.. math::
b^* = (x^* + \frac{\Delta}{2} \times ((2 \times b - j_k) \times d^* + j_k))
\times p^*
- :math:`b`: a strictly lower triangular matrix of 1s, with dimension of
`(k + 1)-by-k`
- :math:`x^*`: Random starting point in the parameter space, with dimension of
`(k + 1)-by-k` - each row is the same.
- :math:`d^*`: a k-dimensional diagonal matrix which each element is either +1
or -1 with equal probability. This matrix determines whether a parameter
value will decrease or increase.
- :math:`p^*`: `k-by-k` random permutation matrix in which each row contains
one element equal to 1, all others are 0, and no two columns have 1s in the
same position. This matrix determines the order in which parameters are
perturbed.
- :math:`j_k`: `(k + 1)-by-k` matrix of 1s
- :math:`\Delta`: factorial increment in a diagonal matrix of
`(k + 1)-by-(k + 1)`
The following is an example of a trajectory design in 2-dimensional input space
with 4 trajectories (or *replicates*).
The input parameter space is uniformly divided into 6 levels.
The filled circles are the random base (nominal) points from which
the random perturbation of the same size (i.e., the grid jump) is
carried out one-at-a-time.
.. image:: ../../figures/trajectory.png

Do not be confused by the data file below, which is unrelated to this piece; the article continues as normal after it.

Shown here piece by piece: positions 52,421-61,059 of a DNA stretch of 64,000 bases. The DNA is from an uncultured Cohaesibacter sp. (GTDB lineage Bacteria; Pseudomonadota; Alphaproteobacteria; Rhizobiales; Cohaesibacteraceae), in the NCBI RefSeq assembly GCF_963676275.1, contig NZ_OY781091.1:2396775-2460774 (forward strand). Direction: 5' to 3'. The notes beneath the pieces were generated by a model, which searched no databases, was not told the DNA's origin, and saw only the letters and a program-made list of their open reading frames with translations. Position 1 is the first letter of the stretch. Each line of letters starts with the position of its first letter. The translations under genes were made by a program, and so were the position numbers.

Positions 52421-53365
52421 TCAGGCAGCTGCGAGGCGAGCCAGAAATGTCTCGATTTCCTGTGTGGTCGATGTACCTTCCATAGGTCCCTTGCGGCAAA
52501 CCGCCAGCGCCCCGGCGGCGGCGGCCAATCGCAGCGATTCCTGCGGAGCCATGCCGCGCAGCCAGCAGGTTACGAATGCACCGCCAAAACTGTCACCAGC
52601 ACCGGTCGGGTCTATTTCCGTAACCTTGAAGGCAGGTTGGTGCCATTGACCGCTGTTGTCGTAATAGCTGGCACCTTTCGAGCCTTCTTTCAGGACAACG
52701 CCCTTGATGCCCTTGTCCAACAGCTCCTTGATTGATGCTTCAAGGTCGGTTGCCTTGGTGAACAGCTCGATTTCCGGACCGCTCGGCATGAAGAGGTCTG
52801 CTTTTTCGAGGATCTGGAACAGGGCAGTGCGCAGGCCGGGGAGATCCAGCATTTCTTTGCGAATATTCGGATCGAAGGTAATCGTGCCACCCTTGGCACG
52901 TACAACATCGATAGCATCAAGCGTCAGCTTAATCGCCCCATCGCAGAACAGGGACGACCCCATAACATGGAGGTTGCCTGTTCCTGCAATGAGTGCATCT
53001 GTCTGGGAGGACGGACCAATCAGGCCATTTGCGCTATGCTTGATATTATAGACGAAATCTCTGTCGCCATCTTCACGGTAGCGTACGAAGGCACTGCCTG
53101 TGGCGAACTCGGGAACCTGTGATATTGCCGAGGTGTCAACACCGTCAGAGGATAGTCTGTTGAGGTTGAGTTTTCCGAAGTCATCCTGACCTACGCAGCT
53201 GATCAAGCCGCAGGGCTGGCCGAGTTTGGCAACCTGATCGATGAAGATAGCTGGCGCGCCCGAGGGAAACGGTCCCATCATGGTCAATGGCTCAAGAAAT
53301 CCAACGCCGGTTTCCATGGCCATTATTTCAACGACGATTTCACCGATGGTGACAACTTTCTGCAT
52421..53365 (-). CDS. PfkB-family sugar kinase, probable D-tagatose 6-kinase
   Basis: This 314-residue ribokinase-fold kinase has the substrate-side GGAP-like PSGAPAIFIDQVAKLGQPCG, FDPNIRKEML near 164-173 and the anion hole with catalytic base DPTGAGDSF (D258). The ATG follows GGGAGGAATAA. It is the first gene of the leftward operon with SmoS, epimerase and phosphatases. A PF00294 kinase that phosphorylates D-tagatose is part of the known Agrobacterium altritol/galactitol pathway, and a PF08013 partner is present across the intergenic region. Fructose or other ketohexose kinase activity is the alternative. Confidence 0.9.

Radial Design
`````````````
Radial design is a design for screening analysis proposed in [4]_.
Similar to trajectory design it is based on an extension of one-at-a-time
design. In the implementation of [4]_, Sobol' quasi-random sequence is
used as the basis. Its main advantage over the trajectory design is that
the specification of input discretization level by user is no longer required.
Furthermore, the grid jump will also be varying from one input dimension
to another, and from replicate to replicate incorporating additional
possible sources of variation in the method.
The procedure to generate radial design of `r` replicates is as follow:
1. Generate Sobol' sequence with dimension `(r+R, 2*k)`. `R` is the shift
to avoid repetition in the sequence. The value of `R` is recommended to be
fixed at `4` following [4]_, but see `Choosing Shifting Value`_ below for
additional comments.
2. The first half of the matrix up to the `r`-th row will serve as the
base points: :math:`a_i = (x_{i,1}, x_{i,2}, \ldots x_{i,k}) \; ; i = 1,\ldots r`.
The second half of the matrix, starting from the `R+1`-th
row will serve as the auxiliary points, from which the perturbed states
of the base point are created: :math:`b_i = (x_{R+i,k+1}, x_{R+i,k+2}, \ldots x_{R+i,2k}) \; ; i = 1,\ldots r`